Posts in Case Studies
Public Library of Youngstown & Mahoning County Case Study

The Harwood Institute arrived in Youngstown, Ohio, in 1999; and today, over 18 years later, its teachings have made a profound effect upon the city. The Youngstown Public Library, through the leadership of Carlton Sears and Heidi Daniel, has wholeheartedly embraced the methods and ideology of the Harwood Institute, helping to reinvigorate and power a city working its way back to prosperity.

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Oak Park Public Library Case Study

How do we engage with our community in a more meaningful way? How do we make the user experience the center of all we do? What impact are we having and how do we measure it? In an effort to better answer those questions and make a tighter connection between library objectives and the broader needs of the community, the Oak Park Public Library embarked on a journey to “turn outward.” Following the Harwood model for community engagement, Oak Park has made strides in unifying its internal operations and strengthening strategic partnerships. Its intention is wider and deeper community impact.

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One Small Win Creates Huge Ripples of Change

The Libraries Transforming Communities (LTC) team from Red Hook Public Library used their training to engage residents in their small town. They learned people were frustrated that problems in their community—even obvious ones—often went unaddressed. The only stoplight in town, which didn’t work properly, was emblematic of their concerns and came up in many discussions with residents. The LTC team took action and brought officials together to figure out how to x the problem. This seemingly small act sent a signal to the community that it was possible to make things happen, which has led to people stepping forward to work together on other issues that are keeping Red Hook from being more livable and connected. The library is playing a central role in convening these groups and has become a model for how other organizations want to work in the community.

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Building an Organizational Culture that Puts Community First

Spokane County Library District joined the Libraries Transforming Communities (LTC) initiative in part to deepen the transformative work they had begun with a strategic planning process. Staff at the library used their training through LTC to focus not only on how they could build stronger relationships with the community and add more value as a library, but also how they could embed in the library a culture that put the community at the center of decision-making. During the two years of LTC, library staff members have become involved in a variety of initiatives to improve the community based on what they have learned from engaging residents. Additionally, library leaders have taken important steps to embed this new way of working into their talent management efforts.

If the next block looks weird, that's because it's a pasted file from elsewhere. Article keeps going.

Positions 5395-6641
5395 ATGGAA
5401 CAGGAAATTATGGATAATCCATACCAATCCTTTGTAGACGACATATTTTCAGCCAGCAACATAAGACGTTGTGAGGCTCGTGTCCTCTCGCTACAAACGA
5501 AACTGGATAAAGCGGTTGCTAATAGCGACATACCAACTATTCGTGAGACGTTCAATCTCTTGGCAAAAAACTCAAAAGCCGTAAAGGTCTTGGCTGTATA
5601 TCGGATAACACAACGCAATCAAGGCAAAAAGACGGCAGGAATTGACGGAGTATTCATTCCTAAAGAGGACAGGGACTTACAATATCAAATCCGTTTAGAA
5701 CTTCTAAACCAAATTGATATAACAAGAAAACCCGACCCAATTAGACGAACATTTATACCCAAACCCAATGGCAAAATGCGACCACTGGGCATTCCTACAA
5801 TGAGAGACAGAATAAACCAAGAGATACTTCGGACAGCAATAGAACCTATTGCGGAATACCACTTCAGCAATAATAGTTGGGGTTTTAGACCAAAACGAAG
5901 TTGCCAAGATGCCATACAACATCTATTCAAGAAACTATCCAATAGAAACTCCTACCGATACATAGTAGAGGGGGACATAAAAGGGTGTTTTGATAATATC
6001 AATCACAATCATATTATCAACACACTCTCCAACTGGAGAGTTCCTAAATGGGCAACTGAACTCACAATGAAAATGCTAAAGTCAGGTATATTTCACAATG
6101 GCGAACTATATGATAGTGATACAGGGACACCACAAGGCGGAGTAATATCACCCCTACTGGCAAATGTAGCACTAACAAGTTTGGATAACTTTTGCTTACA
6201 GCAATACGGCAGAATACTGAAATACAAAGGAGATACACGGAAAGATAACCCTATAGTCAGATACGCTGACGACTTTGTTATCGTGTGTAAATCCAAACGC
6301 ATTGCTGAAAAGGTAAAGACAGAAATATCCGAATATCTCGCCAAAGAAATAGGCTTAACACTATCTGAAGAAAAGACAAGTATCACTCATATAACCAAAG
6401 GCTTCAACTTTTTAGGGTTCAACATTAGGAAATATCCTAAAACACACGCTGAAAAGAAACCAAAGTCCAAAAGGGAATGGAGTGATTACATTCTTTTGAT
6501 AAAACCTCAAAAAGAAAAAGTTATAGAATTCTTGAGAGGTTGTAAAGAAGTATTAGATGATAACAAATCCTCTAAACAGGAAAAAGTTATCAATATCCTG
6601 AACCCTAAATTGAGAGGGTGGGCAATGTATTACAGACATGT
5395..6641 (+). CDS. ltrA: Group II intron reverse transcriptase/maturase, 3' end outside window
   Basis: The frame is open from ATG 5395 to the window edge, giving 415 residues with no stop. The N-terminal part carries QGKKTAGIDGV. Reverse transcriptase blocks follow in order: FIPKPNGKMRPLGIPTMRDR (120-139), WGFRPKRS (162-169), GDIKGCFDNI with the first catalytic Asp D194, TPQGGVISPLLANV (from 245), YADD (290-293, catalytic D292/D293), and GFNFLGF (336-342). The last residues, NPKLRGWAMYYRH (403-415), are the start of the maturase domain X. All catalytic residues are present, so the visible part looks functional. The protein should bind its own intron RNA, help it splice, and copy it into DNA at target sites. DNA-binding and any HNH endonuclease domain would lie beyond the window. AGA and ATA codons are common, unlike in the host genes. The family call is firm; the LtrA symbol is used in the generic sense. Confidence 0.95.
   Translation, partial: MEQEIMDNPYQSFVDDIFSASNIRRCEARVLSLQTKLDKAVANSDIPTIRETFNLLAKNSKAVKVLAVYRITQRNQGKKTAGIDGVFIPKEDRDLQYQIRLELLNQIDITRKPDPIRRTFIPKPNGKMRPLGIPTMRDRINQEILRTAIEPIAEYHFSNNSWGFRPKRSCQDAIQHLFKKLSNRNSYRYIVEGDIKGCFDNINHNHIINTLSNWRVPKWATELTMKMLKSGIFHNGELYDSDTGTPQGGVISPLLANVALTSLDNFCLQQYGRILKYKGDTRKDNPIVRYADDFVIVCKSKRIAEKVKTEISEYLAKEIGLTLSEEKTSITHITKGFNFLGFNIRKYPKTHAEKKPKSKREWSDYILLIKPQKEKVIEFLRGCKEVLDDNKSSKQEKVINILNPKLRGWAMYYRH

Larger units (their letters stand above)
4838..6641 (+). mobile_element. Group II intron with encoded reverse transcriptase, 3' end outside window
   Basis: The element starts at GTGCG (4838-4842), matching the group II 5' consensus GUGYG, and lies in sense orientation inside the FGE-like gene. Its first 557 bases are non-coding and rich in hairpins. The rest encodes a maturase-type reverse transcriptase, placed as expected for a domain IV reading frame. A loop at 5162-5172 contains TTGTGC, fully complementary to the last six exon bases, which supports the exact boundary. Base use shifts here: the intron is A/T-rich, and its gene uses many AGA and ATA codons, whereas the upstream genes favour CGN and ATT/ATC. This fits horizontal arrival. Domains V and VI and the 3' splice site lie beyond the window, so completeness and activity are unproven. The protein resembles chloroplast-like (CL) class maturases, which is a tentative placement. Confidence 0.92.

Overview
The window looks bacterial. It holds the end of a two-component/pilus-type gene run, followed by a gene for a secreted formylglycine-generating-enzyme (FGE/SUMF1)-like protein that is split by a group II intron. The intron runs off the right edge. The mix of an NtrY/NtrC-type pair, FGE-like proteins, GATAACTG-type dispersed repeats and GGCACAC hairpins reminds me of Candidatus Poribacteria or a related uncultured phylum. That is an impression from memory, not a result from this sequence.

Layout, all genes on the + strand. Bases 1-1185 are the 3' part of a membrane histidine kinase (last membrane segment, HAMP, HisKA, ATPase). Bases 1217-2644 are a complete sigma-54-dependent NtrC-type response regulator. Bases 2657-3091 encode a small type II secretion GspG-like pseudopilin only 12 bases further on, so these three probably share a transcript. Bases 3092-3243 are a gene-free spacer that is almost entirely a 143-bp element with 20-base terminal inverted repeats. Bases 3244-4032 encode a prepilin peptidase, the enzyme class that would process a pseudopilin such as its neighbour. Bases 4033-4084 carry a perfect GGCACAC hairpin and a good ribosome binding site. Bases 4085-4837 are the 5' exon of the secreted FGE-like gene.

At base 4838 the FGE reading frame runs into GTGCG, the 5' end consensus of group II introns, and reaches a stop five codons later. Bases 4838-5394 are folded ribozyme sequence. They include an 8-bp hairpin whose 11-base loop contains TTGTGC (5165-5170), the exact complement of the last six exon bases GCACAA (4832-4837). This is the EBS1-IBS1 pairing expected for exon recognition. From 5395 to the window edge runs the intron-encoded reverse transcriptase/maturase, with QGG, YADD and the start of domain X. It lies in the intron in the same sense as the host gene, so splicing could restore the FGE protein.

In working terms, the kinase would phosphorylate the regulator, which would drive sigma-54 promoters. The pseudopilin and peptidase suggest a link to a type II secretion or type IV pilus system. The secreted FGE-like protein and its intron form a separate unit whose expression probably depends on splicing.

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Two Paths, One Destination: Culture Change in a Major Library System

The Los Angeles Public Library, a massive library system with a service area of 3.9 million people, joined Libraries Transforming Communities (LTC) to generate new ways to deepen their connection to community and help people in communities address issues that mattered to them. The local LTC team started by focusing their work at the Van Nuys Branch, the idea being that if they could demonstrate the power and effectiveness of implementing their training through LTC, it would create a model that could be replicated in other areas of the system. The team saw initial success, but staff changes required them to reevaluate their plans. The team has been working on an alternative strategy that is built on training personnel at all levels across the system to plant the seeds of change and shift the institutional culture.

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Innovative Solutions to Bridging Community Divisions

For much of its history, Columbus was a rural community, but today it is quickly becoming a commuter town. Feeling the effects of this rapid change, the Columbus Public Library joined the Libraries Transforming Communities (LTC) initiative to learn how to add more value in the community beyond being a lender of books. Not only has Columbus Public Library built a stronger reputation as an institution that can help solve community challenges, but its director—a newcomer to the community—has become a stronger, more credible community leader in the process.

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Building on a Foundation of Success ... and Going Deep to Go Broad

Hartford Public Library has a long history of community engagement. Through the Libraries Transforming Communities (LTC) initiative, the library has deepened that work. Using new training they received from The Harwood Institute through LTC, library staff members reached out to people in an underserved part of town where many people were disengaged. Based on what they learned from residents, library staff have undertaken efforts to improve relationships between residents and important institutions in the neighborhood. As a result, Hartford Public Library is playing an even stronger role as a critical asset to the community and trusted convener.

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